October 30, 2019
Photos by Raymond Ahner
People stood shoulder to shoulder to watch Dinosaur Jr. play some nostalgic goodies. The noisy guitar band is a 90s favorite and drew a sold-out crowd for a three-night residency at Slims in San Francisco.
You could spot frontman J Masics’ long grey locks and baseball cap from the back of the room. His body stood motionless on the left side of the stage. But his fingers plucked and strummed away. He tapped a foot pedal and led the crowd into some drool-worthy, reverb-drenched solos.
People wormed through the mass, trying to squeeze their way to the front. It seemed everyone was a Dinosaur Jr. diehard. Why shouldn’t they be? The band has been around for ages—first making waves in the mid-1980s in Amherst, Massachusetts. They’ve also survived breakups, label drama, legal disputers, and decades that didn’t particularly favor their style.
Nearly 30 years later, they’re selling out shows and cherry-picking some of their favorite tracks from a gigantic catalog. Right out of the gate, they played “Bulbs of Passion” and “ Repulsion” off their 1985 album, Dinosaur. With a catalog of 11 studio albums, two live albums, 15 EPs, and seven compilations, the group pulled from nine records that night.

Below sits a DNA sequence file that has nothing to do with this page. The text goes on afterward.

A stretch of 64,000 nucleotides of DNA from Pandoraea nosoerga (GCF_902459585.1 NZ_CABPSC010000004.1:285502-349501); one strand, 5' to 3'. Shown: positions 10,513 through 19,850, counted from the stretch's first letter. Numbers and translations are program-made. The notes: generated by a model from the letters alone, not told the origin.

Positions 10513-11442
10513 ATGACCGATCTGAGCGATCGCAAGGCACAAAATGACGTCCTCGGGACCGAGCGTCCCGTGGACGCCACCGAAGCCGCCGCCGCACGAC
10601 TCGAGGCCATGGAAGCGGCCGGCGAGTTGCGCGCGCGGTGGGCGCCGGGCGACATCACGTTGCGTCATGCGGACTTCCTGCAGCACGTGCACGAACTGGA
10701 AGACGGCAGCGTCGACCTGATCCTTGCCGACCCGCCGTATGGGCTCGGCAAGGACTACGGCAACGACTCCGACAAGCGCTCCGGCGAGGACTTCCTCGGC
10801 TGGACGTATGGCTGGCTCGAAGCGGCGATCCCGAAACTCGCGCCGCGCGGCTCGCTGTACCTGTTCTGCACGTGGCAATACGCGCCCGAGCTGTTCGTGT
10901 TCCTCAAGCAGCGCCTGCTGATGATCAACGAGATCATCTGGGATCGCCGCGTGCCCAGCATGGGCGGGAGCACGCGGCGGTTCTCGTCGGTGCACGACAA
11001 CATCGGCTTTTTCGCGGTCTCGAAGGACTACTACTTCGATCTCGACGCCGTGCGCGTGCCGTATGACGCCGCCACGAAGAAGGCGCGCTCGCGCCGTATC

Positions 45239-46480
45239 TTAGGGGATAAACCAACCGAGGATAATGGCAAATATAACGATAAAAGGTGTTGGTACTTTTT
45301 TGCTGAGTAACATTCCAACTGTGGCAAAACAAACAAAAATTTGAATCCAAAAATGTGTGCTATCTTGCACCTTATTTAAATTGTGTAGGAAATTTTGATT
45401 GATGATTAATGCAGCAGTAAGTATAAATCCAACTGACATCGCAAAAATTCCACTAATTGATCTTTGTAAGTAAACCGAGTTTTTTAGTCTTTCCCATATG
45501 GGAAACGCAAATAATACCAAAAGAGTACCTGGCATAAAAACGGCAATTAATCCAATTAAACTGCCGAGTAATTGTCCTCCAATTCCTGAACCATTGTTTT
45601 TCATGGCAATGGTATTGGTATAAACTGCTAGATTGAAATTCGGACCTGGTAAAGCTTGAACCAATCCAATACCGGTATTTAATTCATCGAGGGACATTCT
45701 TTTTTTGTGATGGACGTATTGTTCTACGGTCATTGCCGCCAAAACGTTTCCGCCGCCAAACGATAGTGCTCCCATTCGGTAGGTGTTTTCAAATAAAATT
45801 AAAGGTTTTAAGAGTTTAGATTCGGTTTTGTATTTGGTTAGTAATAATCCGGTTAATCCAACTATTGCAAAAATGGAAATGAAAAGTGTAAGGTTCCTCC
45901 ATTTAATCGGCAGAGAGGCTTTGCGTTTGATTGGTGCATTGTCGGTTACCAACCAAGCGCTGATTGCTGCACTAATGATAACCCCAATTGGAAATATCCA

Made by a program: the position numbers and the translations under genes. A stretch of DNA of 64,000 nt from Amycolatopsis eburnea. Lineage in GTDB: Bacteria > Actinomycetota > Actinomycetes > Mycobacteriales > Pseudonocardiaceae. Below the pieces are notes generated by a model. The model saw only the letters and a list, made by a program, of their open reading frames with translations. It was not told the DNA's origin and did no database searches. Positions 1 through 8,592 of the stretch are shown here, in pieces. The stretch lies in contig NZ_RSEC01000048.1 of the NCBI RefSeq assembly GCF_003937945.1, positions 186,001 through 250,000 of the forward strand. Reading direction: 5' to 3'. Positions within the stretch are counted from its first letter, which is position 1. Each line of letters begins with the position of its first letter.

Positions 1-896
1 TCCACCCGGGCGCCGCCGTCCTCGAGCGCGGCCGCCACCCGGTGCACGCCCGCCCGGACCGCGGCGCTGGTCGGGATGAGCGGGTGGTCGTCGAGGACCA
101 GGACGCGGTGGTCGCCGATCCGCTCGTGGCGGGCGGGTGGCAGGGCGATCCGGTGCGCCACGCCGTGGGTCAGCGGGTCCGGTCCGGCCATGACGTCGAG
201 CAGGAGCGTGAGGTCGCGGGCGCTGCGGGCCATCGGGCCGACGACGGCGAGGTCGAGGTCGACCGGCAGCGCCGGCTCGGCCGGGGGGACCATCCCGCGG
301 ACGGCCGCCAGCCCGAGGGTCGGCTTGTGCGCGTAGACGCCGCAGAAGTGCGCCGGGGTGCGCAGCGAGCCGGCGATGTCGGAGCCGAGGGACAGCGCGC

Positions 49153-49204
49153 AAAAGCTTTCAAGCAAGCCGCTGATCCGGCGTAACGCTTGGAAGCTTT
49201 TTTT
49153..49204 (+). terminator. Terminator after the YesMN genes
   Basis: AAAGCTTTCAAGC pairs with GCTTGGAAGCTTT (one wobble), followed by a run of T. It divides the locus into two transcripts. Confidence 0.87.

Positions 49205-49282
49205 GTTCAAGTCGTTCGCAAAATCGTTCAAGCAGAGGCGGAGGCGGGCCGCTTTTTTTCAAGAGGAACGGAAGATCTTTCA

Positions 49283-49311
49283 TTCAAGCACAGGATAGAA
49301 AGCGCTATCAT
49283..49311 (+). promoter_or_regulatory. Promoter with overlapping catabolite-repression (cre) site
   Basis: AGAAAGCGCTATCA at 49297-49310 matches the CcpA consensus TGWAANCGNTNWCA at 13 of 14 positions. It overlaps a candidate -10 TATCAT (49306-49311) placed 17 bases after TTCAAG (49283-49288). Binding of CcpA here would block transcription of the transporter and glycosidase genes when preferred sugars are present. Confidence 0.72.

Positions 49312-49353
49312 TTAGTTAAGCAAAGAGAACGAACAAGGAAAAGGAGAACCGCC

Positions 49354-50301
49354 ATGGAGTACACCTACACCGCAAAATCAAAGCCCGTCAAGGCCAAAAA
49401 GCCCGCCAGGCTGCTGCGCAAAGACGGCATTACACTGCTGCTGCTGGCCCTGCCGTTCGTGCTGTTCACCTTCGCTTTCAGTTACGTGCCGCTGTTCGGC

They kept it old-school with “Tarpit” off 1987 album, You’re Living All Over Me. It wasn’t until three songs in that they dipped into newer material like “Goin Down” and “Lost All Day” off the 2016 record, Give a Glimpse of What Yer Not. The record came ten years after the one before it. But the band is no stranger to hiatuses. And their devoted following steps up to witness Masics’ awe-inspiring guitar work every time they tour.
Jumping back and forth through the decades, they played “Back to Your Heart” (Beyond, 2007), “Watch the Corners” (I Bet on the Sky, 2012), “Feel the Pain” (Without a Sound, 1994), and “Out There” (Where You Been, 1993). The crowd went ballistic to “The Wagon” off 1991 record Green Mind and The Cure cover, “Just Like Heaven.”
Masics didn’t say much all evening. He just strummed and stepped on an elaborate pedal board. Bassist Lou Barlow’s hair hung over his face on the other side of the stage, and drummer Patrick “Murph” Murphy sat between two walls of amps. Cartoons and groovy psychedelic projections lit up a giant screen behind the band.
They ended their set in the eighties—playing tracks off Bug, Dinosaur, and You’re Living All Over Me. Closing the night with “Sludgefeast” the crowd piled out of the intimate venue with giant grins only a small gig could provoke.
Brooklyn-based singer-songwriter Steve Gunn opened the evening. The veteran guitar players was once a part of Kurt Vile’s backing band, The Violators. These days, he’s doing his own thing. He just released his fourth album, The Unseen In Between, and is inspired by blues, folk, jazz, and psych.
Setlist: Bulbs of Passion I Repulsion I Tarpit I Goin Down I Back to Your Heart I Lost All Day I Watch the Corners I Feel the Pain I Out There I The Wagon I Get Me I Just Like Heaven (The Cure cover) I Start Choppin I Freak Scene I Forget the Swan II Encore II Mountain Man I Kracked I Sludgefeast